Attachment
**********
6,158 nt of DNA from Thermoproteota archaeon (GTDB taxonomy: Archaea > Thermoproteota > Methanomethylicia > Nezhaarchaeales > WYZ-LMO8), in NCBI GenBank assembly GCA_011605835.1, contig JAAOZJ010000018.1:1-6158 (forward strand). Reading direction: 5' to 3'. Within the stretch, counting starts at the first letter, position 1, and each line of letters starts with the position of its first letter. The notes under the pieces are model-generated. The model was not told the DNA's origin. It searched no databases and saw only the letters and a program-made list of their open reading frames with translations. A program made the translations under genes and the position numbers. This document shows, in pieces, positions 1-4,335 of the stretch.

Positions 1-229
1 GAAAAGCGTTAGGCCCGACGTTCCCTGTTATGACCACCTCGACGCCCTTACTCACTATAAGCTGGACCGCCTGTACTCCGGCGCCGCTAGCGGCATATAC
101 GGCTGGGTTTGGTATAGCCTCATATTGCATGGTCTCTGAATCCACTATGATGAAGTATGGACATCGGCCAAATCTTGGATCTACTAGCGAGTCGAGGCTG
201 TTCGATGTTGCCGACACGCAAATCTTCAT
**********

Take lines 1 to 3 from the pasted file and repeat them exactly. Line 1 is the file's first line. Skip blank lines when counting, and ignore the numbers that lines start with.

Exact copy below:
6,158 nt of DNA from Thermoproteota archaeon (GTDB taxonomy: Archaea > Thermoproteota > Methanomethylicia > Nezhaarchaeales > WYZ-LMO8), in NCBI GenBank assembly GCA_011605835.1, contig JAAOZJ010000018.1:1-6158 (forward strand). Reading direction: 5' to 3'. Within the stretch, counting starts at the first letter, position 1, and each line of letters starts with the position of its first letter. The notes under the pieces are model-generated. The model was not told the DNA's origin. It searched no databases and saw only the letters and a program-made list of their open reading frames with translations. A program made the translations under genes and the position numbers. This document shows, in pieces, positions 1-4,335 of the stretch.

Positions 1-229
1 GAAAAGCGTTAGGCCCGACGTTCCCTGTTATGACCACCTCGACGCCCTTACTCACTATAAGCTGGACCGCCTGTACTCCGGCGCCGCTAGCGGCATATAC